Financial experts are warning that the luxury housing market is at risk of slowing down, due to higher mortgage rates that have also affected other segments of the real estate market.
This week, luxury homebuilder Toll Brothers reported that its seen a 13 percent drop in the number of signed contracts for homes in its fourth quarter, plus a 9 percent cancellation rate. Toll Brothers’ average sales price was $906,000, compared to the national average home price of just $294,000.
“In November, we saw the market soften further, which we attribute to the cumulative impact of rising interest rates and the effect on buyer sentiment of well-publicized reports of a housing slowdown,” Douglas Yearley Jr., Toll Brothers’ CEO, said in a statement.
Luxury real estate has previously looked immune to the wider housing slowdown, because buyers of these kinds of properties are generally less susceptible to the increases in mortgage rates, experts say. But Peter Boockvar, chief investment office with Bleakley Advisory Group, told CNBC that’s changing.
"We've been seeing a slowdown in housing all year, but this is the first time Toll Brothers really acknowledged it in a press release," Boockvar said. "I think up to this point they've felt like they're somewhat immune being on the upper end of the market where people are less sensitive to changes in mortgage rates. So that's what really stuck out to me is the acknowledgement of something we've known all year that it's now affecting their customer base."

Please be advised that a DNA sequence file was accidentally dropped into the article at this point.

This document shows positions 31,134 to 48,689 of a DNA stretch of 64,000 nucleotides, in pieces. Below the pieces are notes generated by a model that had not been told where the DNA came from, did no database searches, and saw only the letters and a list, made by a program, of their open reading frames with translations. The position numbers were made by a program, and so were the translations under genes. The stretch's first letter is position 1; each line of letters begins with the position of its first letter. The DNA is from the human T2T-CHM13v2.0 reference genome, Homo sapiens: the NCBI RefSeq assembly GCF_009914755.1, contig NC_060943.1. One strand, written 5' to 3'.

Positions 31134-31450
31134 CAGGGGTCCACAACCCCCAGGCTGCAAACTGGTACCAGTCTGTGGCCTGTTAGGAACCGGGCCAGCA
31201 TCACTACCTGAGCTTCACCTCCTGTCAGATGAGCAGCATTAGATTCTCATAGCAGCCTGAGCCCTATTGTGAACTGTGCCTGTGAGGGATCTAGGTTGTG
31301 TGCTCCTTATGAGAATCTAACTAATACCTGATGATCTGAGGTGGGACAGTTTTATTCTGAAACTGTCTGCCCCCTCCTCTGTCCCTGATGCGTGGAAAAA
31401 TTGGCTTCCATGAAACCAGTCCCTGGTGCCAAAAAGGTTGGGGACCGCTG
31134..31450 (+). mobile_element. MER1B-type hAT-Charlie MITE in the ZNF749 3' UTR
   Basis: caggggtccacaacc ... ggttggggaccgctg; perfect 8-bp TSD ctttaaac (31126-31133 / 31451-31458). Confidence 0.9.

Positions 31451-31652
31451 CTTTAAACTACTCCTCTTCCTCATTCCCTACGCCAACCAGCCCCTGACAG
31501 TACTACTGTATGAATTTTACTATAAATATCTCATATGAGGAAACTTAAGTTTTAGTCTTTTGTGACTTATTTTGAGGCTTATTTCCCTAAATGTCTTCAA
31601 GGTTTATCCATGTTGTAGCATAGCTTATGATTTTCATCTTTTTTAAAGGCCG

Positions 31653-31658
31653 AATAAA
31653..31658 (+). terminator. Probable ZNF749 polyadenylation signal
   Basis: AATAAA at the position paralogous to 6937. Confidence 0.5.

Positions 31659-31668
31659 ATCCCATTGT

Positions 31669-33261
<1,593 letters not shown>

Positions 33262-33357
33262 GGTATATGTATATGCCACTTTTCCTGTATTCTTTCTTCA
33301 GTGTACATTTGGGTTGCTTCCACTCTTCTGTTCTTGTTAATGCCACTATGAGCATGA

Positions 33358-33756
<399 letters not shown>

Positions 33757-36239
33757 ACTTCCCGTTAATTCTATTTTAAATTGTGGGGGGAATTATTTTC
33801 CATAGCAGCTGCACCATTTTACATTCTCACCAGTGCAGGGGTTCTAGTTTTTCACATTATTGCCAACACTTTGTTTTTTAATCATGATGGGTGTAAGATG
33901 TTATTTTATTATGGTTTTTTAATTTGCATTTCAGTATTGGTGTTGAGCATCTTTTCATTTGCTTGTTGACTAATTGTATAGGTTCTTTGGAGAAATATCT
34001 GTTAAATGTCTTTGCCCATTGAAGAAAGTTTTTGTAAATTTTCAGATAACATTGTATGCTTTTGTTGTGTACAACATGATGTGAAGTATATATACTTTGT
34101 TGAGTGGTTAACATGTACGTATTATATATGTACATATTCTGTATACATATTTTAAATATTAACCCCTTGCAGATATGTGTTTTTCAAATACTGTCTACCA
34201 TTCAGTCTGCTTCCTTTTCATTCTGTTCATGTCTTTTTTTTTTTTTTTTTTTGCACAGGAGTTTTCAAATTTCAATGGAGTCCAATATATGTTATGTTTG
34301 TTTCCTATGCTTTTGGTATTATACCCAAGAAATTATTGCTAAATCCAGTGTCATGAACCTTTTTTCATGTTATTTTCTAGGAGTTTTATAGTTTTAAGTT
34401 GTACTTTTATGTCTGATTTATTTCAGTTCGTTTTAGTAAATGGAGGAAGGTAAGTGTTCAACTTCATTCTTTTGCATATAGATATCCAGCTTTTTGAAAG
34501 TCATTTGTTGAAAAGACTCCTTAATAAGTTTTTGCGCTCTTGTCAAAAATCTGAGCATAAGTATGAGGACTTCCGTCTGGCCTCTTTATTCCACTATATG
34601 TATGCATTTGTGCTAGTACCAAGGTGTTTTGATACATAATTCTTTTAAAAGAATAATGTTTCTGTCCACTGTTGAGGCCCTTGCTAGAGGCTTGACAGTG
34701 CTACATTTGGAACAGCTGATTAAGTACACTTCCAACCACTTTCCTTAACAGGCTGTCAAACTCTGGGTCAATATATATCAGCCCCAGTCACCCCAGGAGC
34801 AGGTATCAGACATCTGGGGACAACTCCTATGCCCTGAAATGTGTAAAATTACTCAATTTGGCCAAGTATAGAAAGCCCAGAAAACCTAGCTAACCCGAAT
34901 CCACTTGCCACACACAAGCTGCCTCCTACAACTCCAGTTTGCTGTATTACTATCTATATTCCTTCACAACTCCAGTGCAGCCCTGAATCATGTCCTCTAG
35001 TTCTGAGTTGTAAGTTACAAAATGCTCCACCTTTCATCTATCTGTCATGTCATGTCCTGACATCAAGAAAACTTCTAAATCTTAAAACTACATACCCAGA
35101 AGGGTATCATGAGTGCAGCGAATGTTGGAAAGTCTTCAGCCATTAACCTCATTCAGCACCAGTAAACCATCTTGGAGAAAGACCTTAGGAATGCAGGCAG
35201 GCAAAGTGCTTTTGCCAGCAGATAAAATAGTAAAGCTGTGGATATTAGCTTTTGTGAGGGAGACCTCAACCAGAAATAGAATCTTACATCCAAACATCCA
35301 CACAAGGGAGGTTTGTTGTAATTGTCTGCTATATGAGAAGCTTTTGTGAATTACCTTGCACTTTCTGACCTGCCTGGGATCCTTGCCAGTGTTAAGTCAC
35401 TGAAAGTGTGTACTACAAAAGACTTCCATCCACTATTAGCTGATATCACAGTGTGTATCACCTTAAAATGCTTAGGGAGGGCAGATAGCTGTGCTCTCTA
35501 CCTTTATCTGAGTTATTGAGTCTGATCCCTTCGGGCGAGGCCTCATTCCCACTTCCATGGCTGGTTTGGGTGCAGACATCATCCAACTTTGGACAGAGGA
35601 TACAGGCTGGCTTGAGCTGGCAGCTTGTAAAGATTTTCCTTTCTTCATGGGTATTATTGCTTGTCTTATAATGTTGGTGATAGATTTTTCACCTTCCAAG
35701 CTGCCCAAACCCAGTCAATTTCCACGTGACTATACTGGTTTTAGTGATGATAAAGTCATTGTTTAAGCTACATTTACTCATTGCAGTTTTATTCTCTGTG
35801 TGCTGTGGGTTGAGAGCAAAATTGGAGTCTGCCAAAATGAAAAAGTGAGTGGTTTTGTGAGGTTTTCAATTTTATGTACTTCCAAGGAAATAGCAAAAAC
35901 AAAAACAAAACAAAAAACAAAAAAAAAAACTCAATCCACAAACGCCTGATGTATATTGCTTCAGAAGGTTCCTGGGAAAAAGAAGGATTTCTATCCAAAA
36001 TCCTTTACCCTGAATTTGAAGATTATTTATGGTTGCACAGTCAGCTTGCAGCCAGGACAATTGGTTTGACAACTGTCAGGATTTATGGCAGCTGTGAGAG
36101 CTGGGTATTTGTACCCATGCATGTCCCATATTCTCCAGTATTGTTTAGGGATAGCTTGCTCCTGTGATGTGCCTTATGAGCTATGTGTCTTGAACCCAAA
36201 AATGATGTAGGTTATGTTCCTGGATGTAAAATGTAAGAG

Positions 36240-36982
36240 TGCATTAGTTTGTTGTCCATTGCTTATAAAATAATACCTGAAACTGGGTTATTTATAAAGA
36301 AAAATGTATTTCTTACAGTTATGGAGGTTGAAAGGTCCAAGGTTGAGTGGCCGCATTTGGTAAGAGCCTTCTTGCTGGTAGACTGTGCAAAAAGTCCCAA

There’s further evidence from real estate brokerage Redfin, which said that luxury home prices increased by just 3.2 percent in the third quarter of this year, averaging $1.7 million per transaction. While that’s still positive growth, the increase is the lowest since 2016.
Redfin Chief Economist Darly Fairweather said a decline in high-growth stocks—called the FANG tech stocks—is curtailing sales. “This impacts the belief that the overall economy will grow,” he told CNBC.
In markets where homes are the most expensive, sales are weakening significantly, notably in California, according to Yearley. “California has seen the biggest decline,” he said. “Significant price appreciation over the past few years, fewer foreign buyers in certain communities, and the impact of rising interest rates all contributed to this slowdown.”